“Are you serious?”
“You’re actually going to do that?”
“Drive the camper van back to Darwin for Rose? Yes.” Mac senior sat at the kitchen counter and watched his daughter preparing the vegetables for dinner.
“Not that, the other thing.”
“Oh. Yes, that too.”
“You’re going to go out with the triplets, on horseback, and camp on, what was it? A swag?” Mac clarified her question, as if it needed it, and waggled her knife in the direction of her father who was sipping tea from his mug.
“Yes, yes, and yes. Plus, Felix is coming too.”
“I am?” From inside the laundry, Felix called out his query. Mac could hear the distinct rise of panic in his voice and pictured the gesticulations that would, undoubtedly, be going on behind the wall that separated the little room from the kitchen.
“You are,” Mac senior answered him decisively. “It’s going to be a man’s bonding trip. Back to nature. Just five boys and their trusty steeds.”
Mac stopped mid-carrot-slice and stared at her father, who had clearly taken in far too much fresh air recently. He and Laura had only just arrived back at the Homestead, not more than a couple of hours ago, and he’d already been for a swim, taken a shower, and arranged his next big adventure.
“Aren’t you tired?” She was, just from thinking about it.
“Not at all, I want to make the most of my last few days here, and besides, this place makes me feel twenty years younger.” He winked at Laura who was assisting with the dinner preparations by rubbing herbs into a huge chunk of cow that Lettice had left in the fridge for them.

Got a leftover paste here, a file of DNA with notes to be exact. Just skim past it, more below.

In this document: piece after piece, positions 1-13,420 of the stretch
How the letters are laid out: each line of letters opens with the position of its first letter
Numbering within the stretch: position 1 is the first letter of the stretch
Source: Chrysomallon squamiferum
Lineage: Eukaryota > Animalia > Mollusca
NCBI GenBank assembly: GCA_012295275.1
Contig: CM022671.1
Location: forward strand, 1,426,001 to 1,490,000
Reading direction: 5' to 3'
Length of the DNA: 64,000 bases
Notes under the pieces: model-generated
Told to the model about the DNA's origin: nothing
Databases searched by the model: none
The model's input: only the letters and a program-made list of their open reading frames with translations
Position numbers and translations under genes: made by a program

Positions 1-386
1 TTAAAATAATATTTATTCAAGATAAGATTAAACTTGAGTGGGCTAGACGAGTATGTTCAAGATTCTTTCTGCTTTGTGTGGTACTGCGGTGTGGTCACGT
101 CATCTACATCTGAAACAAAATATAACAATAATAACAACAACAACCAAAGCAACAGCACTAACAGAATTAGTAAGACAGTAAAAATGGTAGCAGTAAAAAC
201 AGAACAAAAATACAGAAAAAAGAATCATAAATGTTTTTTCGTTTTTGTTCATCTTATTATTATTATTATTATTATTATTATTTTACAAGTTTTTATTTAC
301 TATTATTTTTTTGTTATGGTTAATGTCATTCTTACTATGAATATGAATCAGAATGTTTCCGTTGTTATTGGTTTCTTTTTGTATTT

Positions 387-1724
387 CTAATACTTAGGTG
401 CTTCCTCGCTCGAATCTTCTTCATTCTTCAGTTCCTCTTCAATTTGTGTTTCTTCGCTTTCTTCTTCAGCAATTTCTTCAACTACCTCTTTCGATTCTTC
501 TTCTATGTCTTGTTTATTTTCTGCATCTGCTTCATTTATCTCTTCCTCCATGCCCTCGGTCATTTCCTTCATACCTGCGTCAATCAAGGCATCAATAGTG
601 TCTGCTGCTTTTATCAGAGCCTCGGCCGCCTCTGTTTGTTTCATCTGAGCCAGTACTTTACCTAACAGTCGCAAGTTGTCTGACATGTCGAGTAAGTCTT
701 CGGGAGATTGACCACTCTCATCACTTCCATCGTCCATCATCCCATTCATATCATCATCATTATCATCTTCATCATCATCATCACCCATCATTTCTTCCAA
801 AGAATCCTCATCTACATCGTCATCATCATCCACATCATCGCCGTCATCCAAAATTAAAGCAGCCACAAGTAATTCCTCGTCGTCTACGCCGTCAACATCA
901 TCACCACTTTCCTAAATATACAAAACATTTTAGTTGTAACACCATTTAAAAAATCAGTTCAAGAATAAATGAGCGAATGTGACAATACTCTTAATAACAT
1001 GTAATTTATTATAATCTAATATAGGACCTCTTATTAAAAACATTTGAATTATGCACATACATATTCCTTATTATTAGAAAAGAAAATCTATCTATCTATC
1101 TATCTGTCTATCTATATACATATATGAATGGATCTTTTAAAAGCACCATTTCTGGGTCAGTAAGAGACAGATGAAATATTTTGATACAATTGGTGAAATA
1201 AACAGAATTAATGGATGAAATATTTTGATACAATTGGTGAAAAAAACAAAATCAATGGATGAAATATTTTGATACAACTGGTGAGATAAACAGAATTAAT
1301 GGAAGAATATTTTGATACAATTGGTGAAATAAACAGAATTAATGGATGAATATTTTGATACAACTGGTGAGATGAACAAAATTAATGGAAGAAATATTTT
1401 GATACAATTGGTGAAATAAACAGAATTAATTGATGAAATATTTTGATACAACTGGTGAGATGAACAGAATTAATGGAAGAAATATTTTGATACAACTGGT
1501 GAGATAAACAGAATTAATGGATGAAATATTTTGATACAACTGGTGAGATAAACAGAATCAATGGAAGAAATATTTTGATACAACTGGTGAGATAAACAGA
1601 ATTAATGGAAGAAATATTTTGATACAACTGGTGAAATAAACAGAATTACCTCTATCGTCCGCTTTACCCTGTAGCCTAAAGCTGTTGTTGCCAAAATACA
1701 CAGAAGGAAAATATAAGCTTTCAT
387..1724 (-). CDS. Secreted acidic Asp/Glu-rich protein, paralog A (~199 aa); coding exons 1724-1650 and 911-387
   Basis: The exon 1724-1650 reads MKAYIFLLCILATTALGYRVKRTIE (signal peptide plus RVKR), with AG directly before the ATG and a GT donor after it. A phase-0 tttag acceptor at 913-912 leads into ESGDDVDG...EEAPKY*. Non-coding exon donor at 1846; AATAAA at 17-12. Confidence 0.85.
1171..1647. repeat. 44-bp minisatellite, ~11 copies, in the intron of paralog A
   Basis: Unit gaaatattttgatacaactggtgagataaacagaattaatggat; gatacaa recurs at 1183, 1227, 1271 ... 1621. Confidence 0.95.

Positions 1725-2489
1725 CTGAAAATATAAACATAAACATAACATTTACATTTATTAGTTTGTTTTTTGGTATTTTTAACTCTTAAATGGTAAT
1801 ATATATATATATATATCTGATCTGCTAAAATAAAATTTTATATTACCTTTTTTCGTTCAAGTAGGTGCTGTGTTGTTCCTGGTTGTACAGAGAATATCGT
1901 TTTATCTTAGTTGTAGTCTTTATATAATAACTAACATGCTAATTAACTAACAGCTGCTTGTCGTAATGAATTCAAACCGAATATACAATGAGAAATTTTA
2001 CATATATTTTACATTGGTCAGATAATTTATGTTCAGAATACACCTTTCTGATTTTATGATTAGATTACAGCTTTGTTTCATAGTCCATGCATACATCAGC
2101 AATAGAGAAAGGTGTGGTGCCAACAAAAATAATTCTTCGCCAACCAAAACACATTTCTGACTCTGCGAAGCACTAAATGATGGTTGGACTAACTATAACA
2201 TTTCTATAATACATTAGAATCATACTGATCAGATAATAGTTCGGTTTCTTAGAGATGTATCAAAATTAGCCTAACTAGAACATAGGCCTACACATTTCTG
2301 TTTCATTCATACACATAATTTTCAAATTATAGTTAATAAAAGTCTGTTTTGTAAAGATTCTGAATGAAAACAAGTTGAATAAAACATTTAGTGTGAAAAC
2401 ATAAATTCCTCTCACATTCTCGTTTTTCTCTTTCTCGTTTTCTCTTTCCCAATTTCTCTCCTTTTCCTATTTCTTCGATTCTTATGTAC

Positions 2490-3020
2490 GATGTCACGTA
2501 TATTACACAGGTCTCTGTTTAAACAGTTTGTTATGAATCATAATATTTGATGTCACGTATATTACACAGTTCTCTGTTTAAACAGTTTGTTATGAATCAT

Mac shuddered, and not in response to the bovine massage.
“When do we leave then?” Felix exited the laundry, dressed only in his shorts, and stood beside Mac senior, patting him on the back. He was obviously resigned to the fact that he had to at least feign interest, for a little while longer, in spending some quality time with his boss. Either that or, judging by the look on his face and the way that he was rubbing his washboard stomach with his free hand, he couldn’t wait to show him what a difference those twenty years really made to stamina.
“We’ll head out tomorrow, at first light.” Her father put down his mug and stood up from his stool, puffing out his chest.
Containing a giggle, Mac tried not to chop her fingers off as she turned her attention back to the dinner.
“Great,” Felix said. “Can’t wait.”
“Alright, let’s place bets on who will be first to fall off their horse and break something.” Lettice announced her arrival the next morning as she marched in the front door and threw her overnight bag down on the tiles.
“No thanks. You can count me out,” Mac answered from the table on the verandah where she was sat eating a late and leisurely breakfast whilst Laura completed her daily circular laps in the pool.
Having devoured enough meat last night to make Henry the eighth jealous, everyone had sat satiated around the television, catching up on the newsworthy goings-on around the world, until, one by one, they had all begun nodding off. Somewhere around eleven, Mac had woken with a start when she’d felt the drink that she had originally balanced carefully in her lap, begin slowly seeping its contents into her shorts. With everyone shooed off to their rooms, she had locked up and had only just managed to strip out of her wet bottoms before passing out exhausted on the top of her bed.
YOU ARE READING
Mac Stephens' last birthday was spectacular, for all the wrong reasons. Being unceremoniously dumped with no explanation and then fired from a job she actually enjoyed on the same day that she turned thirty, was enough to send her running straight b...